Q: Dear SRW Border Lawyers, I am a U.S. citizen born in New York. My husband was born in Guatemala and entered the United States without being inspected in 2001, and has never left the country since that time. We met in 2004 and were married in 2007. We have two children that were born in the U.S., a son, 3, and a daughter, 8. My husband would now like to pursue a green card. How will his illegal entry and lengthy presence in the country without any status affect his chance of getting a green card process?
A: Thank you for your question. Based on the information you provided in your question, there are several issues that need to be addressed before your husband can proceed with applying for a green card. While I cannot give you a complete detailed analysis of your options without learning more about your husband’s history, I can provide you with some general information that may be helpful.
First, since your husband last entered the U.S. without being properly inspected, he is ineligible to adjust his status to that of a green card holder from within the U.S. and would require an immigrant visa from a U.S. Consulate in Guatemala. In order to apply for this immigrant visa, he would need to depart the U.S. and appear for his immigrant visa interview in Guatemala. Unfortunately, since your husband has lived in the U.S without status for such a long period of time, when he departs the U.S., he would become subject to a (10) ten-year bar unlawful presence bar. The (10) ten-year unlawful presence bar is applied to individuals who have been unlawfully present in the U.S. for a period of one year or more, who then depart the U.S. and are attempting to re-enter the U.S. Thus, once he leaves the United States, his departure will trigger the bar and he will not be able to enter the country for ten (10) years without a waiver.
In order to overcome the unlawful presence bar, your husband will need an I-601 waiver. The waiver must establish that you and/or your children (all U.S. Citizens) will suffer “extreme hardship” if your husband is not able to reenter the country and/or you and the children were attempt to live with him in Guatemala until his unlawful presence bar expired. Extreme hardship can be demonstrated in many ways; however, evidence of mental health issues resulting from a loved ones inability to enter the U.S., such as depression and anxiety, is particularly effective. For detailed information about the I-601 waiver process, please visit our I-601 waiver page.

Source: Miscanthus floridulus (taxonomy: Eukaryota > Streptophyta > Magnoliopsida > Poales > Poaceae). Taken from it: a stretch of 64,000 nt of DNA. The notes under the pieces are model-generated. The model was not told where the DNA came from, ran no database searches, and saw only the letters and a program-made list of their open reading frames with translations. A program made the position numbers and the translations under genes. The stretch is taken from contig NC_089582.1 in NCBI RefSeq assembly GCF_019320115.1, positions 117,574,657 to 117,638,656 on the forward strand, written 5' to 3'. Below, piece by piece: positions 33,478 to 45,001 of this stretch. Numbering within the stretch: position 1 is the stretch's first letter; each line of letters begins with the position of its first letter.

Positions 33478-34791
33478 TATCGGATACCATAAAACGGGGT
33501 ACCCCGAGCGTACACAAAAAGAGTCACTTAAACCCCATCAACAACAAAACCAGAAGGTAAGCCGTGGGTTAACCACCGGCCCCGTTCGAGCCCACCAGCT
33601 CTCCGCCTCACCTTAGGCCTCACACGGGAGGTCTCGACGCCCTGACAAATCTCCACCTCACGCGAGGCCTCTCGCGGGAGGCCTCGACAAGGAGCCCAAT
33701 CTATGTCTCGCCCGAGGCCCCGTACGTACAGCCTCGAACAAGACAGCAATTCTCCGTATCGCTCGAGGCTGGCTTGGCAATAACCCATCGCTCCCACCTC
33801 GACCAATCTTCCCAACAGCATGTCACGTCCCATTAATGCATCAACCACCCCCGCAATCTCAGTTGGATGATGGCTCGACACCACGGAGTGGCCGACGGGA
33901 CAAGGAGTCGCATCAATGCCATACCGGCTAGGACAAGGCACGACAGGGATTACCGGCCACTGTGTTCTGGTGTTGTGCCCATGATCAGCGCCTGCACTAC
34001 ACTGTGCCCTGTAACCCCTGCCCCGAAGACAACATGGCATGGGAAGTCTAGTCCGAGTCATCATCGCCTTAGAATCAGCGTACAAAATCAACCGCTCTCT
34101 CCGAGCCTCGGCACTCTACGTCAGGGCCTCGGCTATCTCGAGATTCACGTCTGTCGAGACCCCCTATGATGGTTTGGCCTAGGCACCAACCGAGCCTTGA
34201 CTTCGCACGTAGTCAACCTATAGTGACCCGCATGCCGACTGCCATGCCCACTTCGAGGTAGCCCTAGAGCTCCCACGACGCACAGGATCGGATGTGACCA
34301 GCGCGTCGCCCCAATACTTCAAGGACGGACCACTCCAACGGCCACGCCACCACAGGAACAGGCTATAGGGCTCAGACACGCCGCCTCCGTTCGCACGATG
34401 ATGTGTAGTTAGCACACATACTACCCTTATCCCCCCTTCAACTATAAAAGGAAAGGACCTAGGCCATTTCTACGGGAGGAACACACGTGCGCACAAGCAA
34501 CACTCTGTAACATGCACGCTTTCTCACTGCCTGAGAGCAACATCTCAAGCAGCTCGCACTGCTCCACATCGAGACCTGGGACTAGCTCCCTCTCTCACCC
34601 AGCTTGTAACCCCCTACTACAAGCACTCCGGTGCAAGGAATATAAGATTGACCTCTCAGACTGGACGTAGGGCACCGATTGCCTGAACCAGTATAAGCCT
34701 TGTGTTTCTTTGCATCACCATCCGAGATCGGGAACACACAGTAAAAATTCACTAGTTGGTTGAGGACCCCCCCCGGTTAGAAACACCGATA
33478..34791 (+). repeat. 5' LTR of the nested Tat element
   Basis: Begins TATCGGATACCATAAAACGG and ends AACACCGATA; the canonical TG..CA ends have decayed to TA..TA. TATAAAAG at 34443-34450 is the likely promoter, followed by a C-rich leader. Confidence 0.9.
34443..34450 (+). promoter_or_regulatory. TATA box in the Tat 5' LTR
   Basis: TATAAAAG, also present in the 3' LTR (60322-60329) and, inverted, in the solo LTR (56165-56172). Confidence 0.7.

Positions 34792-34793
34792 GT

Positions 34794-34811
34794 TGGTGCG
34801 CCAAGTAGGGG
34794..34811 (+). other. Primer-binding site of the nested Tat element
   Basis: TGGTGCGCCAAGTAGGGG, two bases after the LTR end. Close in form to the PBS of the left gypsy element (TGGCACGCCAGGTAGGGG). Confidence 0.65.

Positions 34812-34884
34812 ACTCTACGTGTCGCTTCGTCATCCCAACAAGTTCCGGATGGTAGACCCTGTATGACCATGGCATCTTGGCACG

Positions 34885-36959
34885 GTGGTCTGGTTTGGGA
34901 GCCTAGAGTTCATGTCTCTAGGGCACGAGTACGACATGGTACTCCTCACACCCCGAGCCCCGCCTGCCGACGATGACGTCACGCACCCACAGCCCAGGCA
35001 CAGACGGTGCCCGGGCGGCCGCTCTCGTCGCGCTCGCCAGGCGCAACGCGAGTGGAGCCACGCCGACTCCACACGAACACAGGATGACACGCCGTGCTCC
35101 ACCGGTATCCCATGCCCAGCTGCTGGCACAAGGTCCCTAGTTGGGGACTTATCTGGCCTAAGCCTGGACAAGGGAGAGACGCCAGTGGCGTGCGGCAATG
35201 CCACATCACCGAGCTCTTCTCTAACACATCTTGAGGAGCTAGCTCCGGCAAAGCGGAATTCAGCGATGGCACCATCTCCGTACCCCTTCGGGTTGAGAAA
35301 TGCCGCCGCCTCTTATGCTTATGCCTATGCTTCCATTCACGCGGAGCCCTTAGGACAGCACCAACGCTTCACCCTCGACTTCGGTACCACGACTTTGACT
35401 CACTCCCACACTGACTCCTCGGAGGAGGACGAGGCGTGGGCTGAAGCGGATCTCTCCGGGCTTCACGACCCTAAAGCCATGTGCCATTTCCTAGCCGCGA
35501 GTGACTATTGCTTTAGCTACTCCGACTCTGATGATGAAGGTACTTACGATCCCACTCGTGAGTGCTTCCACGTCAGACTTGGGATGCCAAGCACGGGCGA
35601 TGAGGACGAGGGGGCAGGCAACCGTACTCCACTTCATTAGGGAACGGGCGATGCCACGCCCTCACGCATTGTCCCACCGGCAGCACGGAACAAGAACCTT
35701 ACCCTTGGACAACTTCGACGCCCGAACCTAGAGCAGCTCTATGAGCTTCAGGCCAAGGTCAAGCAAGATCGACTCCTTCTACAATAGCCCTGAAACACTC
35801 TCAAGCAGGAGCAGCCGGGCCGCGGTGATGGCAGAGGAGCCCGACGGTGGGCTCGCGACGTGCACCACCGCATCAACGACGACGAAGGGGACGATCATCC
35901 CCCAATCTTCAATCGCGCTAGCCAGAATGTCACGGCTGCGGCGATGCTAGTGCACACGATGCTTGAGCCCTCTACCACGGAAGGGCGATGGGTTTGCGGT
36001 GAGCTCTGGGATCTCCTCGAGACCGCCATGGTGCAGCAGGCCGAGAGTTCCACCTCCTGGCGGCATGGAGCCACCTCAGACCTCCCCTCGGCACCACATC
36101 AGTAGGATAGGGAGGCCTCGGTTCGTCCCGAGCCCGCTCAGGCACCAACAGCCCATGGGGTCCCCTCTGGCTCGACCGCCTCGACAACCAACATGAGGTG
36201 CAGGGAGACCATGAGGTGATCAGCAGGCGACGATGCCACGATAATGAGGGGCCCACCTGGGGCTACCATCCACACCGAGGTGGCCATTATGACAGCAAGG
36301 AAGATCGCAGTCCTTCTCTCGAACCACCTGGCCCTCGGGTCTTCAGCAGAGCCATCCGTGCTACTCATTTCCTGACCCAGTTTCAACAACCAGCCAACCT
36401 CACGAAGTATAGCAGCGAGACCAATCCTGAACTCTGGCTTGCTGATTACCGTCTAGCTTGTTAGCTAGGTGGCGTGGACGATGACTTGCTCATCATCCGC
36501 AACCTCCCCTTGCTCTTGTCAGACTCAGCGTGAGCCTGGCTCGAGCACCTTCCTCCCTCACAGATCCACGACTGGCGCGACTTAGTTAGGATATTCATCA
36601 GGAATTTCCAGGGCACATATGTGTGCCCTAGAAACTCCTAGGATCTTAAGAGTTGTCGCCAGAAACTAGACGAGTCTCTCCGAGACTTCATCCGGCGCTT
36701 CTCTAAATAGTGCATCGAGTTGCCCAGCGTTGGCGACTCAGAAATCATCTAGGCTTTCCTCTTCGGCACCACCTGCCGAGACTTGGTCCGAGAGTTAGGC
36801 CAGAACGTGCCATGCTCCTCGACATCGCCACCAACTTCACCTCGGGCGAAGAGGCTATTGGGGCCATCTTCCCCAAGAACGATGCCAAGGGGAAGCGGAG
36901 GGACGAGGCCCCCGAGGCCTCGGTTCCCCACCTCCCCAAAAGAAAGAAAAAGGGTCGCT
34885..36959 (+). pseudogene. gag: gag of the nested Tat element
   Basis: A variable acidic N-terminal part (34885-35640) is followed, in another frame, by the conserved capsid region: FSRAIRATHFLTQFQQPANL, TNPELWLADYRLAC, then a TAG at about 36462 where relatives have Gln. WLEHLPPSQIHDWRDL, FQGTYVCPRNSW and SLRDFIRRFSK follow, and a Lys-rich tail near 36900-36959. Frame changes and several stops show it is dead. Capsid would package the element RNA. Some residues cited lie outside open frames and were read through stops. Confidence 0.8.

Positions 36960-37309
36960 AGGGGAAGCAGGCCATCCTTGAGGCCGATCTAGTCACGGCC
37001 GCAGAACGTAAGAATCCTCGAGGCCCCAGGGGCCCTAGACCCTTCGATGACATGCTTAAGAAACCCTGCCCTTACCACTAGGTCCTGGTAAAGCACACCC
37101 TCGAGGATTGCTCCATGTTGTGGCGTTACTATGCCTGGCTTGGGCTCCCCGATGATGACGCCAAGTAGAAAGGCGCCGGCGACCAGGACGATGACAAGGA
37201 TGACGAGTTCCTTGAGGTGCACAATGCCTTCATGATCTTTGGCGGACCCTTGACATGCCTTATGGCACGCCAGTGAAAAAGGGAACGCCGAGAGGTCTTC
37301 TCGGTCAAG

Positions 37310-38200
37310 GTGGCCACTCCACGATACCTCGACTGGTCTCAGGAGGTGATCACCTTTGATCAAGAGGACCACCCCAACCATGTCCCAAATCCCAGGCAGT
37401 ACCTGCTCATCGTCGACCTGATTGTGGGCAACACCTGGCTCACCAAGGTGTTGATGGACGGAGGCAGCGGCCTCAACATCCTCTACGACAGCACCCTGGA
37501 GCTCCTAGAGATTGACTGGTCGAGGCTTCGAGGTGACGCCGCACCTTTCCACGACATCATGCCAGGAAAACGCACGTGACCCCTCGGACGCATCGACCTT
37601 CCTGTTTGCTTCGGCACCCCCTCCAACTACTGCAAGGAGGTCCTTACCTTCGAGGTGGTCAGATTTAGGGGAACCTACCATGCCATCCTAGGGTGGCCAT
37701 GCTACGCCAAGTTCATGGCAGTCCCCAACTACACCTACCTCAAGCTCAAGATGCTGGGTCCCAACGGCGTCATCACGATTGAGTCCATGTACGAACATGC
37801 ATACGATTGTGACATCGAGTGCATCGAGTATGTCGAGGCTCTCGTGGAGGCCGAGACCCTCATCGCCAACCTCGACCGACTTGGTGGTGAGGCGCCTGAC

As far as the process to file, your husband would submit the I-601 waiver application to overcome his inadmissibility at his immigrant visa interview. The catch, however, is that the waiver is difficult to obtain, and loved ones are often separated for long periods of time while the waiver is adjudicated. Recently, the United States Citizenship and Immigration Service (“USCIS”) proposed a rule that may be applicable in your case, assuming that your husband’s only ground of inadmissibility is unlawful presence. You may read more about this provisional hardship waiver process currently under consideration by clicking here (please note that this rule is not currently in effect).
If your husband is denied his immigrant waiver at his immigrant visa interview, there may be little else that could be done in the near future for him to return to the U.S. Therefore, it is imperative that you immediately consult with an experienced immigration attorney to understand your options moving forward, the risks involved, and to discuss the merits of a possible extreme hardship waiver application.